Rockbox rescued my Sansa Clip Zip

Rockbox logo Let me confess up front. I am typing this on a Mac, not a Linux box. What put me on the slippery slope a few years ago was GarageBand. I tried it on my wife’s laptop. Surely Linux-based recording software has advanced since then, but at the time recording simple tunes with the Mac was far easier. Recording on Linux left me thinking, “Yeah, this would probably be fantastic if I were a recording engineer already and/or was more interested in the software than in writing a few songs.”

We tend to prefer open source software as long as we can still do what we set out to do. At work we build a lot of open source software using mostly open source software. There are, however, cases where closed software is more expedient… for now.

On the other end of the spectrum, there’s the Sansa Clip Zip. This is a case where the decision has gone in favor of proprietary software even though the free software alternative actually works better!

In the beginning I had an iPod Shuffle. A bit overpriced for 2 GB, but good when running or skiing, nice integration with iTunes, and Apple has replaced them without comment when they break down. (I’m on my third, having paid for the first. Don’t their testers go running when it rains?)

But I’m tired of loading and unloading stuff on the Shuffle, due to the lack of capacity. So I bought a microSD card. I loaded most of my music in iTunes onto the microSD card,¬†and put it in an Android phone. The phone choked. It flashed low memory when booted with the microSD card. Then it ground gradually to a halt.

I saw the Sansa Clip Zip. I hoped the Sansa Clip Zip could handle the music, since after all it is a dedicated device. I bought it thinking, “So I can get this for less than $50 and it has a microSD slot. Or I can spend hundreds to get enough capacity on a fragile device that is probably no better for what I want to do.”

The Sansa Clip Zip is a dedicated device, all right. Yet with the original firmware it also chokes on the microSD card full of music. Furthermore, I could not find a log file or other indication of what exactly it chokes on. Anyone want to add 32 GB of music one file at a time, rebooting and reloading the device database after every file? Not me.

I thought maybe it was the microSD card. Now I have two microSD cards… both full of music and both causing the same symptoms on the Android phone and also on the Sansa Clip Zip with original firmware.

Rockbox on Sansa Clip Zip Then I came across Rockbox, Free Music Player Firmware, which installed fine onto the Sansa Clip Zip. It looks like it could be uninstalled, too, with roll back to the original firmware.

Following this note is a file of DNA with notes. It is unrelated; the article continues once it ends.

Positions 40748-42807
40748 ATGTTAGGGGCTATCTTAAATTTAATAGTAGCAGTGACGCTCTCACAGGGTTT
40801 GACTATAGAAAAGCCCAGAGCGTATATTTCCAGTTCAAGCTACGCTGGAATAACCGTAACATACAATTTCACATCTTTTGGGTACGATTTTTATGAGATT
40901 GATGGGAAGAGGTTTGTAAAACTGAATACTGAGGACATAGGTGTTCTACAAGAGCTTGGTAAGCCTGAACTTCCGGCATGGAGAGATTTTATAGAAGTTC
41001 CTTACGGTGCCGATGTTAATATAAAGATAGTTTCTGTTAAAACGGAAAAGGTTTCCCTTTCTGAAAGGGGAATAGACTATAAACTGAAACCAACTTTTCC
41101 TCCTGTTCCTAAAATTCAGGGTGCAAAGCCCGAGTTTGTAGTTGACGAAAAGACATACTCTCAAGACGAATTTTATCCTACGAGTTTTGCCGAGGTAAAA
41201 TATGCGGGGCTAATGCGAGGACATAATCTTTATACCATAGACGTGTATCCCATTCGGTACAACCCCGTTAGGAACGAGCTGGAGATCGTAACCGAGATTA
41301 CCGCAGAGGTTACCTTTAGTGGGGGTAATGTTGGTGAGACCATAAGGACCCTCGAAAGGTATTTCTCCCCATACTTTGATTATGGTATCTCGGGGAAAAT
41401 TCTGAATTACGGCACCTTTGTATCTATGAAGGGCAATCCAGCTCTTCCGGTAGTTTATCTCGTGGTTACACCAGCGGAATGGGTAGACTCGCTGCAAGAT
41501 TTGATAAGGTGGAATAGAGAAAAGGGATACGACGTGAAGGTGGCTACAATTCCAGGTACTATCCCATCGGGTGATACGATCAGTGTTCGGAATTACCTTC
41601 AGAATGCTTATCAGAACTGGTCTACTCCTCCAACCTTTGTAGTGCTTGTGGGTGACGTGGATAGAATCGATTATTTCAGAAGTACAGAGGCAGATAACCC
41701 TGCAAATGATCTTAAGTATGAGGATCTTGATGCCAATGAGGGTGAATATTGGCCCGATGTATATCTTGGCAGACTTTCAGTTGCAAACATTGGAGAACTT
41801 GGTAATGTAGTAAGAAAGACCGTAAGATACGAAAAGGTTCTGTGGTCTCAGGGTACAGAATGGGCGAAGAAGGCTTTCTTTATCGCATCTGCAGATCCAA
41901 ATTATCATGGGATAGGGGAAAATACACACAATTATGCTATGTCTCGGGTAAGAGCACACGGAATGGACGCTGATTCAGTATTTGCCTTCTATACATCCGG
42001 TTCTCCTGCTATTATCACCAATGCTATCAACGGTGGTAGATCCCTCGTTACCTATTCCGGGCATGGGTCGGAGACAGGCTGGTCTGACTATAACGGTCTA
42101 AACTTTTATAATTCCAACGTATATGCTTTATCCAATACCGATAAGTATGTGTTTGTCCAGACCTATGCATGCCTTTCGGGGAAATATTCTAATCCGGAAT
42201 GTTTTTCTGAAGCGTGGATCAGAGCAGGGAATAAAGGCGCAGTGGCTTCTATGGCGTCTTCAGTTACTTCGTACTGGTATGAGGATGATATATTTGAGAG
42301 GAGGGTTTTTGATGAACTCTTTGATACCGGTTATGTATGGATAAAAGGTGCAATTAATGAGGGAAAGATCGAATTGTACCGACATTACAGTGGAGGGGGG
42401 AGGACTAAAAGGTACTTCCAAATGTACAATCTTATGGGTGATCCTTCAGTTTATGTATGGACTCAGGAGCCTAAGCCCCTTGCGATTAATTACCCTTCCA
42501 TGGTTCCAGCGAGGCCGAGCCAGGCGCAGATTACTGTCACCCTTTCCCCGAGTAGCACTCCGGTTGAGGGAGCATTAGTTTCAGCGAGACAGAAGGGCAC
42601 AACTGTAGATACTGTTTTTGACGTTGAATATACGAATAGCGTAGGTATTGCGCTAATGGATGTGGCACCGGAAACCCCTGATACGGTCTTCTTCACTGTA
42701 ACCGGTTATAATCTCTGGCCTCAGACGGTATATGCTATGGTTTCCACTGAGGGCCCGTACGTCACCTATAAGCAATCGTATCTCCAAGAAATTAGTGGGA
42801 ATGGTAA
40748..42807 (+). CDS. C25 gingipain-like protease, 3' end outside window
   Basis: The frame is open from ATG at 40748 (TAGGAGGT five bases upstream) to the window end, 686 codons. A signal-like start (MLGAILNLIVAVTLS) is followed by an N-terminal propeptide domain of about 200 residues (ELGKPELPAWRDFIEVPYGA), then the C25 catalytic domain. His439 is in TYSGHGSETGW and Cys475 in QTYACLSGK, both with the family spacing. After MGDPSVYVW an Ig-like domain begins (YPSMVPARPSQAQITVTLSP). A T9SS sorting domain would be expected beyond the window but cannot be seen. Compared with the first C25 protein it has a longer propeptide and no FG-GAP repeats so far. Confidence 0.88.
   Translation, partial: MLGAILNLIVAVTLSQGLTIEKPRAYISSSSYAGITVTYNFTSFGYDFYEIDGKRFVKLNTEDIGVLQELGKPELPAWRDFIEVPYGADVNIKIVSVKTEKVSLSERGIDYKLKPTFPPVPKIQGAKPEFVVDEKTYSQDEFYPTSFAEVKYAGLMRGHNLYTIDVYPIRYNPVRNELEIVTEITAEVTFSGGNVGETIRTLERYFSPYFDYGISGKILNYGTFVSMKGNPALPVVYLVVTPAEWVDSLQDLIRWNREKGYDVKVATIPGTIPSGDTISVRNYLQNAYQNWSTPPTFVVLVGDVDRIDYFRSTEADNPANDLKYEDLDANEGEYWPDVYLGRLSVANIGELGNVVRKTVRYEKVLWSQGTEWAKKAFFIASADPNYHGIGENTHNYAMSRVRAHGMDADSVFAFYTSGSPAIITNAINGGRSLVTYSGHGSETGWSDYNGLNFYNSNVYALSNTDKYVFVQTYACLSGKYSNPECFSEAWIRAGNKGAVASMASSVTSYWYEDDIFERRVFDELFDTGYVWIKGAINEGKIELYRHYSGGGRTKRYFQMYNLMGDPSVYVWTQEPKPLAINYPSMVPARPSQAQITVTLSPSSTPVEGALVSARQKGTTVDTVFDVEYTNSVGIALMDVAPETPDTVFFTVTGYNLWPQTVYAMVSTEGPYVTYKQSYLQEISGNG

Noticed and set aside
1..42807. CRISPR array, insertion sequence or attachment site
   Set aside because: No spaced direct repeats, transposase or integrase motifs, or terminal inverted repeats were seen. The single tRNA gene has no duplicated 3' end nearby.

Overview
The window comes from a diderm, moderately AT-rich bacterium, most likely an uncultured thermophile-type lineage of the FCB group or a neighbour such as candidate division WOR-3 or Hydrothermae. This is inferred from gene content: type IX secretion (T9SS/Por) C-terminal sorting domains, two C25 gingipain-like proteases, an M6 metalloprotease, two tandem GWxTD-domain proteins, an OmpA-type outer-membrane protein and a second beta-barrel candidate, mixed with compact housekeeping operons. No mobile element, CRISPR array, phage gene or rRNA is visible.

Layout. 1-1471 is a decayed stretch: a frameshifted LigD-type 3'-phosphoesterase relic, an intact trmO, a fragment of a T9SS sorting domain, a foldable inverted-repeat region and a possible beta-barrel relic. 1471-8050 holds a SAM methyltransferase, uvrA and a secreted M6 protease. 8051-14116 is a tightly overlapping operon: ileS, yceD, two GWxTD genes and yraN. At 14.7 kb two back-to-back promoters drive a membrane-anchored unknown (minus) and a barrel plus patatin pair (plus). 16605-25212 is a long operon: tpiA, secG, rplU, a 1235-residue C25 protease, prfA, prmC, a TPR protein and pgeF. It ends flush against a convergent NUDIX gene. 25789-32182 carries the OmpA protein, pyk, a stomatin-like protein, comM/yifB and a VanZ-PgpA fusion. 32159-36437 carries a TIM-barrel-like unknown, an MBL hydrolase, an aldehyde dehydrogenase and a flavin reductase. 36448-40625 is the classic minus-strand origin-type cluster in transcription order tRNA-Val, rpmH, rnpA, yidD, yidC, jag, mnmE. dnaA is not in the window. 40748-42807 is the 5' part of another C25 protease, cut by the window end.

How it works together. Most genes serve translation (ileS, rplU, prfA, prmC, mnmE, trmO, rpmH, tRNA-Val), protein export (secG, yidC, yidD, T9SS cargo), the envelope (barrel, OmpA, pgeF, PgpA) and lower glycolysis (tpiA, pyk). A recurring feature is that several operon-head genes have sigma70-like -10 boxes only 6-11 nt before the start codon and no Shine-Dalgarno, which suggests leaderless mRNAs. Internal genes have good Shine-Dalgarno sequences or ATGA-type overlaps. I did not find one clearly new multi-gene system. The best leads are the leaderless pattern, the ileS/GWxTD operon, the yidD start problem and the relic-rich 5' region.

After installing Rockbox, I inserted the microSD card, and rebuilt the database…

…and it just works. I have not checked every single song, but they all seem to be there.

Rockbox rescued my Sansa Clip Zip.

There has to be somebody at SanDisk or a SanDisk contractor who is paid to maintain the Sansa firmware. On the surface, their firmware does look different from Rockbox. I would not consider it the next Android or iOS, though. Maybe some people would say it is more intuitive. But it’s broken. Who cares how intuitive it is if you would have to set aside a few days of your life just to figure out which half of your iTunes music collection it can load?

How bad would it be for SanDisk if instead of maintaining their own firmware, they contributed to Rockbox?

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5 Comments

Filed under Music

5 responses to “Rockbox rescued my Sansa Clip Zip

  1. same here, Melanie bought a sansa this spring to have enough music to power through 3 weeks of RV driving across Canada and I installed rockbox on it about as quickly as it could be ripped out of its packaging and have been impressed by how uneventful the experience has been. Very solid piece of open source software.

  2. Andy

    My music player buying choices have been dictated by what I could load Rockbox onto since 2007. If Rockbox didn’t support it, I wouldn’t buy it. I love the features and how customizable (and yes, stable) it tends to be. It blows the competition out of the water just on playlist behaviour, not to mention sound and playback options.
    One bonus is that since 2007 I’ve never had to learn a new user interface–Rockbox is consistent across all its target hardware.

  3. Anthony

    I’m going with Andy on this one. Since first using Rockbox on an original Clip, my subsequent media player purchases were determined by the fact the player could run Rockbox.

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